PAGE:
Signs & Symptoms of Addison's Disease in Dogs

The adrenal gland is a small gland near the canine kidney. This gland produces steroid hormones such as glucocorticoids and mineralocorticoids that help the dog maintain a healthy metabolism. When the adrenal gland is injured or infected, it may not produce these hormones. The dog becomes very sick and could die without urgent care. This rare condition is called Addison's disease or hypoadrenocorticism. The disease is treatable, and medicated dogs can live a normal, enjoyable life.


Addison's disease or hypoadrenocorticism can affect any dog. It is diagnosed more often in young to middle-aged dogs, generally 4 to 5 years old. About 70 per cent of the dogs diagnosed are female. About 30 per cent are mixed breeds. The disease is genetically more common in standard poodles, Great Danes, Portuguese water dogs, German shepherds, West Highland terriers and rottweilers. Addison's may also be triggered by adrenal gland diseases, infections and steroid medications.

Mild Symptoms

Many symptoms are similar to other diseases, and the dog may not seem seriously ill. When the symptoms come and go, your dog may seem to be out of sorts but not really sick. Some days the dog may be quieter than usual and the next day back to normal. Mild symptoms include listless or lazy behaviour, lack of appetite and muscle weakness.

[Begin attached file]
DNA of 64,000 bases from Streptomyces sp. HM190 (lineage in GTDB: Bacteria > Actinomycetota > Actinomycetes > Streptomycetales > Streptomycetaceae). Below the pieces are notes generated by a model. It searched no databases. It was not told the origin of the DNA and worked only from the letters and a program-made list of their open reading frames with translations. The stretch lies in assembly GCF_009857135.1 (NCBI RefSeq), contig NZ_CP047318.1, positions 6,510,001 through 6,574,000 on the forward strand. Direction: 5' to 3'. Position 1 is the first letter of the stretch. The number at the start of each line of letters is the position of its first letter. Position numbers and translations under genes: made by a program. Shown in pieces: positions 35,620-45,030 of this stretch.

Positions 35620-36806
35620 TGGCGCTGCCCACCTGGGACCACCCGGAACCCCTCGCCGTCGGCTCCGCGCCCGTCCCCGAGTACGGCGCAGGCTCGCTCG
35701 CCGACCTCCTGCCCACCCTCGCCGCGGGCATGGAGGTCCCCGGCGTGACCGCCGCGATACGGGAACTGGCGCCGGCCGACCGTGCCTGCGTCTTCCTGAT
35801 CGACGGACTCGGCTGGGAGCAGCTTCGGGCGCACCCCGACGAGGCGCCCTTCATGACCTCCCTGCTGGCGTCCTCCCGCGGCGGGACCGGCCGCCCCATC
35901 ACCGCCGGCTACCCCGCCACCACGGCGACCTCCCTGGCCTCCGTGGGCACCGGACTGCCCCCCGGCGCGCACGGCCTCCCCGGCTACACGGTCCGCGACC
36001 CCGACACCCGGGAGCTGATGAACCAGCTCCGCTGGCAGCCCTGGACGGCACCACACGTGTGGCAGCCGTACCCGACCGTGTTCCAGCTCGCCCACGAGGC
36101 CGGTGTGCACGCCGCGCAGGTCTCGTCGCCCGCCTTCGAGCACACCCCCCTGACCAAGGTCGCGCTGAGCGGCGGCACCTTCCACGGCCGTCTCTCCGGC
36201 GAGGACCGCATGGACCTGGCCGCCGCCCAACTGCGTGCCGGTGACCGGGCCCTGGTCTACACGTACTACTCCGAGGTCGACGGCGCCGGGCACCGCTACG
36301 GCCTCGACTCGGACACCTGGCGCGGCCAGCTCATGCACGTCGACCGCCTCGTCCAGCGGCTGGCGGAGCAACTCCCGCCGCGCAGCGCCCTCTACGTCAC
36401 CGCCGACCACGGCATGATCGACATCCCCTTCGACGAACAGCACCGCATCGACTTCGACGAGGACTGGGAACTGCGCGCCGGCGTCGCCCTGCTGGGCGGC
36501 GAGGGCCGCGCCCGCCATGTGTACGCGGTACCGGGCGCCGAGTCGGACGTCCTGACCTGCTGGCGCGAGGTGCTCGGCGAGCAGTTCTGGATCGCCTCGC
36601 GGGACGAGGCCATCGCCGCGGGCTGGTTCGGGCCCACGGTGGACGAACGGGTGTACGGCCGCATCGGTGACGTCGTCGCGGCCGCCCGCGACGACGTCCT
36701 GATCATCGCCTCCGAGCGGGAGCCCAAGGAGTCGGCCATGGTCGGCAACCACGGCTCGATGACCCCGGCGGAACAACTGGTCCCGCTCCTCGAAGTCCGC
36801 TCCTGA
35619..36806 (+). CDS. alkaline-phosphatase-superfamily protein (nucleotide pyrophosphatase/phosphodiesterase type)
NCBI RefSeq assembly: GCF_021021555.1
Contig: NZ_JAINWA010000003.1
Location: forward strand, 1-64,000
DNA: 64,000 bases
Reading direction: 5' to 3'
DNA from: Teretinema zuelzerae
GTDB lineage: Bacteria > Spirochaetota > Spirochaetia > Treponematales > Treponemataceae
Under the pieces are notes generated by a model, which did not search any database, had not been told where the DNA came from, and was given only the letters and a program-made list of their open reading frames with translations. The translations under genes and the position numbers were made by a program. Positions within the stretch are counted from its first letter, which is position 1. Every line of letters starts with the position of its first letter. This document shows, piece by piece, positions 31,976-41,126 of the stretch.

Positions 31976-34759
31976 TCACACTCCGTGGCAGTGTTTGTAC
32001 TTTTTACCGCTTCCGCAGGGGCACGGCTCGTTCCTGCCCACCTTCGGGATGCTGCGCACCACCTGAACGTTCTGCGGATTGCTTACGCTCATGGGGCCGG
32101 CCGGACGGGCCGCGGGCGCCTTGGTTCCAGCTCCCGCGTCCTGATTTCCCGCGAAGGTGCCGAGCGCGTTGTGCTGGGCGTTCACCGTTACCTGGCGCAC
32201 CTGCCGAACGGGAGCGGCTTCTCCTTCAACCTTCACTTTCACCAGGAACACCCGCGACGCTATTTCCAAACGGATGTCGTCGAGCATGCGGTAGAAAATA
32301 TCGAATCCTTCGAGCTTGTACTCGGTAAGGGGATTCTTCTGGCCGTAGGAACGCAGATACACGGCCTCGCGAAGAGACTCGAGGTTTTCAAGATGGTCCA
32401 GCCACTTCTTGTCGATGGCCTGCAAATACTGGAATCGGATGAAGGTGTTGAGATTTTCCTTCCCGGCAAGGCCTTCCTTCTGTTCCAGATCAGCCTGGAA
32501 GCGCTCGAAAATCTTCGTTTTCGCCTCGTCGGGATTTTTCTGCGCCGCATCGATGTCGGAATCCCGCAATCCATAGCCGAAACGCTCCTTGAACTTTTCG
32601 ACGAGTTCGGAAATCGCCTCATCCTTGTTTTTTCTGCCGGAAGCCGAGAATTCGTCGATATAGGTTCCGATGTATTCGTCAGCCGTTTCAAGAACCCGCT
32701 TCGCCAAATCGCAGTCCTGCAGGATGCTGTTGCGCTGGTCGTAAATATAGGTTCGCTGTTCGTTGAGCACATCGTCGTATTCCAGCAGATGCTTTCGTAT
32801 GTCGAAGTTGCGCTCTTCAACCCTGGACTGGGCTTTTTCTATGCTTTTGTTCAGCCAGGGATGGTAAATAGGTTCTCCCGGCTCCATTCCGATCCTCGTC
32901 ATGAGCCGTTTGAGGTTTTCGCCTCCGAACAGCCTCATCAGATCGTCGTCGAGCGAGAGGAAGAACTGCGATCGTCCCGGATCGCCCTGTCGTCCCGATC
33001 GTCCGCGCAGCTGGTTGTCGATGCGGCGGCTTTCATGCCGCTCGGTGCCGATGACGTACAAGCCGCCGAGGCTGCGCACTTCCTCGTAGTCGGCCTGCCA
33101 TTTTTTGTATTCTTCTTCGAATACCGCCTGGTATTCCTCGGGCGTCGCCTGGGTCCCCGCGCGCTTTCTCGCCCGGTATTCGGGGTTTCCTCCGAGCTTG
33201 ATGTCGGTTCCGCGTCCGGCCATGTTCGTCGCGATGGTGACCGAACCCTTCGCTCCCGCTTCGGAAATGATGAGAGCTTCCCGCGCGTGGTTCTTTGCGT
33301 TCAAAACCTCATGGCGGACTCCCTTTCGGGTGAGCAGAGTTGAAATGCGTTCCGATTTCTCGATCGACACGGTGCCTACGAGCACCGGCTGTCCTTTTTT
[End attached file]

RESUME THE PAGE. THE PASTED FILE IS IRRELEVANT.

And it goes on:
Moderate Symptoms

Addison's disease progresses to other symptoms that are more noticeable, such as vomiting right after a meal. Excessive thirst, frequent urination and diarrhoea are typical of other diseases but can indicate Addison's disease, as the missing hormones trigger gastrointestinal distress. Muscle tremors and sudden hindquarter weakness are apparent.

Addisonian Crisis

When the disease progresses to a critical stage, the dog may suddenly collapse, go into shock and be near death. This acute attack is called Addison or Addisonian crisis and requires emergency veterinary care and intravenous fluid therapy for survival and recovery. More than 30 per cent of diagnoses of hypoadrenocorticism are due to this attack, in dogs that have not shown signs of serious illness until the crisis occurs.


A veterinarian uses several tests to diagnose Addison's disease because other diseases can have the same symptoms. A blood test measuring adrenal gland response is usually the final step in confirming this uncommon disease. Treatment depends on the disease progression and your dog. Medications may include injections, prednisone tablets and other prescription drugs for hormone replacement. Your dog will be tested periodically to find the right combination of drugs and dosages.

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About the Author

Phyllis Benson is a professional writer and creative artist. Her 25-year background includes work as an editor, syndicated reporter and feature writer for publications including "Journal Plus," "McClatchy Newspapers" and "Sacramento Union." Benson earned her Bachelor of Science degree at California Polytechnic University.